Firewall hardware and software are essential components of computer security. A firewall protects a computer against unauthorized access by hackers, hijackers, nefarious websites and malicious software. All third-party firewalls also block threats already on your computer from communicating with the perpetrator or a third party, so hackers can't gain access to your personal data or computer. Windows 7 and the older Vista operating system also offer some basic outbound protection, though some experts say it should be more robust. Outbound protection is not part of the primary firewall that's part of the Apple OS X Lion operating system (OS), but it is available through a second firewall that's included. That second firewall, however, is hard to use and turned off by default.
Because software firewalls are part of the operating systems found on most computer systems, both Apple and PC, and because hardware firewalls are built into many Internet routers, standalone software firewalls aren't as widely reviewed as some other types of Internet security software, such as antivirus programs. That said, we did find some worthwhile coverage. Matousec.com, an independent tester of firewall performance, is so well regarded that other reviewers often use the test results in their own reports. Testing is rigorous and revised continuously, with the results posted for all to see. However, the site considers nothing but effectiveness, leaving usage issues to others.
Among mainstream publications and sites, PCMag.com provides reviews of firewalls on a semi-regular basis, and it includes better analysis of firewall performance in complete security suites than most. Other sites that offer some helpful input include NotebookReview.com, PC World and, for Mac users, Macworld.com. User input is available at several software download sites, including Download.com and Softpedia.com.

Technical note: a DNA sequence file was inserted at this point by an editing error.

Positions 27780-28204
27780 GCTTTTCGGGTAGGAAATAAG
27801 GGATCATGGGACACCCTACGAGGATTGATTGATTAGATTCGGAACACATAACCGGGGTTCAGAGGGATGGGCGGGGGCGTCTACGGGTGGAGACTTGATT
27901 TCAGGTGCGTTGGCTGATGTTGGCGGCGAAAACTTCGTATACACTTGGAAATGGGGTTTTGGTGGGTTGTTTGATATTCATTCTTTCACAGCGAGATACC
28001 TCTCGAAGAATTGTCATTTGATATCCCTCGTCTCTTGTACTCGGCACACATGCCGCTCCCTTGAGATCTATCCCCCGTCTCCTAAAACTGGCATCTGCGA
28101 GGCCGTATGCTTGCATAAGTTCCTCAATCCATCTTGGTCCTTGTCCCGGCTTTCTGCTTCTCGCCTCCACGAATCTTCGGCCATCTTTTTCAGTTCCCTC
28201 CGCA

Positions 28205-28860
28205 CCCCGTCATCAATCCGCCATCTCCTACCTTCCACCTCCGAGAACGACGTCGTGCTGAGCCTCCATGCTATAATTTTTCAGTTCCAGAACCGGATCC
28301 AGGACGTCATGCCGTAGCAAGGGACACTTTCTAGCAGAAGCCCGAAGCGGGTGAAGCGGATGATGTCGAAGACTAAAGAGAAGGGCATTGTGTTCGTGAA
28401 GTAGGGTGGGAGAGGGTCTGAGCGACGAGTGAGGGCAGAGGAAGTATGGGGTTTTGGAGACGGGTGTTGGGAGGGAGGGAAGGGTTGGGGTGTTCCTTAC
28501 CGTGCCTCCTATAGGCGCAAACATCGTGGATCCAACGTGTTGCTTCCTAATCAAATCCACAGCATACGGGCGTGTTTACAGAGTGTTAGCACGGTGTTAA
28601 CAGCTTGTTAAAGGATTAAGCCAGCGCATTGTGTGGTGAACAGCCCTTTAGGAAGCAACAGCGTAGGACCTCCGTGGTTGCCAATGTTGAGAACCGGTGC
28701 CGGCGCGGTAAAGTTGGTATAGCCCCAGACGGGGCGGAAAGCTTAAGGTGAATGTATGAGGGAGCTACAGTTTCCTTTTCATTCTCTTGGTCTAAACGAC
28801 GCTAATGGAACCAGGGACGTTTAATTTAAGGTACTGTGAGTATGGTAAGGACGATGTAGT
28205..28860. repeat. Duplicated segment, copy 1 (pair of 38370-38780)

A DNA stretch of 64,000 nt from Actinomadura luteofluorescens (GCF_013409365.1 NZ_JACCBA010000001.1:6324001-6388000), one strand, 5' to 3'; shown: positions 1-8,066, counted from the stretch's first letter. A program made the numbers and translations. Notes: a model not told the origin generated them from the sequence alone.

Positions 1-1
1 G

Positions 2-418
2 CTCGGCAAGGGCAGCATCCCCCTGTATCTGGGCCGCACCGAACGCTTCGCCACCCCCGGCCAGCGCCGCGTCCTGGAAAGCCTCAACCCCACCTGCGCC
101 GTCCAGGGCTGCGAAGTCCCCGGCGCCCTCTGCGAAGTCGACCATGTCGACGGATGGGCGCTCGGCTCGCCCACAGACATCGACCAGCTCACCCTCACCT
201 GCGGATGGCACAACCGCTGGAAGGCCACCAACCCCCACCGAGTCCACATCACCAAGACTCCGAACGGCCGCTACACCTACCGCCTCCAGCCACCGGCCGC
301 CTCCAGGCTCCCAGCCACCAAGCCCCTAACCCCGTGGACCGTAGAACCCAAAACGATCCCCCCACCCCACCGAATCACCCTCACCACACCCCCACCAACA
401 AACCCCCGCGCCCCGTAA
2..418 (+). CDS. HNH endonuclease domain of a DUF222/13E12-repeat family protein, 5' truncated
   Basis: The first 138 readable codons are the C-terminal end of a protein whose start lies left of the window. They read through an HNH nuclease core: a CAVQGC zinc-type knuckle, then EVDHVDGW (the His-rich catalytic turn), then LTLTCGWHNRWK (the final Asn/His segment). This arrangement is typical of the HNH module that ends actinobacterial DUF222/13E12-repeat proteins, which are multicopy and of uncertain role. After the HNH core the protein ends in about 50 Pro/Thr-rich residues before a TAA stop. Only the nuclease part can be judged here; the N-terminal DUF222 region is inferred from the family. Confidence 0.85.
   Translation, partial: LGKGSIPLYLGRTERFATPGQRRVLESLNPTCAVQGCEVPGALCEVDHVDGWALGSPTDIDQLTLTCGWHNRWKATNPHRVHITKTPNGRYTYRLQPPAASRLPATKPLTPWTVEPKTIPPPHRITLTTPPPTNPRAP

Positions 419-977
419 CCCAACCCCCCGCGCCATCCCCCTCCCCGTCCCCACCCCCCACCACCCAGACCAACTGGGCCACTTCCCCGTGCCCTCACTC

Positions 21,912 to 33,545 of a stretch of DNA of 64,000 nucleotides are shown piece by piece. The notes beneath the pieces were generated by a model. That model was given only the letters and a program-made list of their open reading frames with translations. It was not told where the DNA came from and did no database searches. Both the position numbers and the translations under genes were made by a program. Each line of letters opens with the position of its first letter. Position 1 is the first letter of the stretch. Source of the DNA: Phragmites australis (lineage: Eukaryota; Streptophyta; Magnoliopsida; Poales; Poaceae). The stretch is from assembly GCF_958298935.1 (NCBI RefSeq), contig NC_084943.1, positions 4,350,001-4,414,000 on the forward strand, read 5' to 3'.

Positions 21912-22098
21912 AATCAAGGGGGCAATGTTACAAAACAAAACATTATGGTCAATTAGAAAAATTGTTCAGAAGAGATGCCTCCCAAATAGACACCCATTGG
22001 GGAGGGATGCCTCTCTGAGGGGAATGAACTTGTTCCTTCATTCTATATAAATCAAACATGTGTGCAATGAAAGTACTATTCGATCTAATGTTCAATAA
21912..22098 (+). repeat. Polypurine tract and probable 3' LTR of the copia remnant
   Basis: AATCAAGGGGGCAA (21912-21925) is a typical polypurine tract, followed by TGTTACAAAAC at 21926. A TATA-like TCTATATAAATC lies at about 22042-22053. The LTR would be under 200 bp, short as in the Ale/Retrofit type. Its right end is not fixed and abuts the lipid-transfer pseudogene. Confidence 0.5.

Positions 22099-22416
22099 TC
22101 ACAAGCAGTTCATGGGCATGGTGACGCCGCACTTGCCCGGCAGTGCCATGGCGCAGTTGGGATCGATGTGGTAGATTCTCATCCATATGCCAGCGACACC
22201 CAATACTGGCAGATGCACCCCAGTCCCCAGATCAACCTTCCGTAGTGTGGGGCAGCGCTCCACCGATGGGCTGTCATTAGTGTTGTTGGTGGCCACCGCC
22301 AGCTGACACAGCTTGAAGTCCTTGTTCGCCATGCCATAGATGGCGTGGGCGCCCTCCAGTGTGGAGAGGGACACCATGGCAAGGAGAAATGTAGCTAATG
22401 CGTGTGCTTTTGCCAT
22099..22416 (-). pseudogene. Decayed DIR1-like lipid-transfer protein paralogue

Both paid and free firewalls are available. Paid programs generally include updates for one year, though some have longer licenses. Most of the paid programs have 30-day free trials, but setting up a firewall is a time-consuming hassle that few people would want to repeat.
Some software publishers offer free and paid versions of the same firewall. Free versions lack some features and/or provide different levels of protection or support. For example, Online Armor Free is a free version of the very highly regarded Online Armor Premium (*Est. $40 for one year). Although protection is still relatively strong, it's missing some features found in the paid version. One example is DNS spoofing protection, which makes sure a website you are visiting is what it claims to be.
In addition to standalone firewall programs, firewalls are often part of an integrated Internet security suite. Suites also include antivirus software, a spam filter, anti-spyware software and parental controls. They are cheaper to buy than separate programs, and most are convenient to use. However, choosing a suite usually entails some type of compromise, because no suite does every job as well as the best standalone programs for each type of Internet security. On the other hand, using a suite more or less guarantees that each component will play well with the others, and software conflicts are among the biggest sources of dissatisfaction with security software. See the separate ConsumerSearch report for more information on Internet security suites.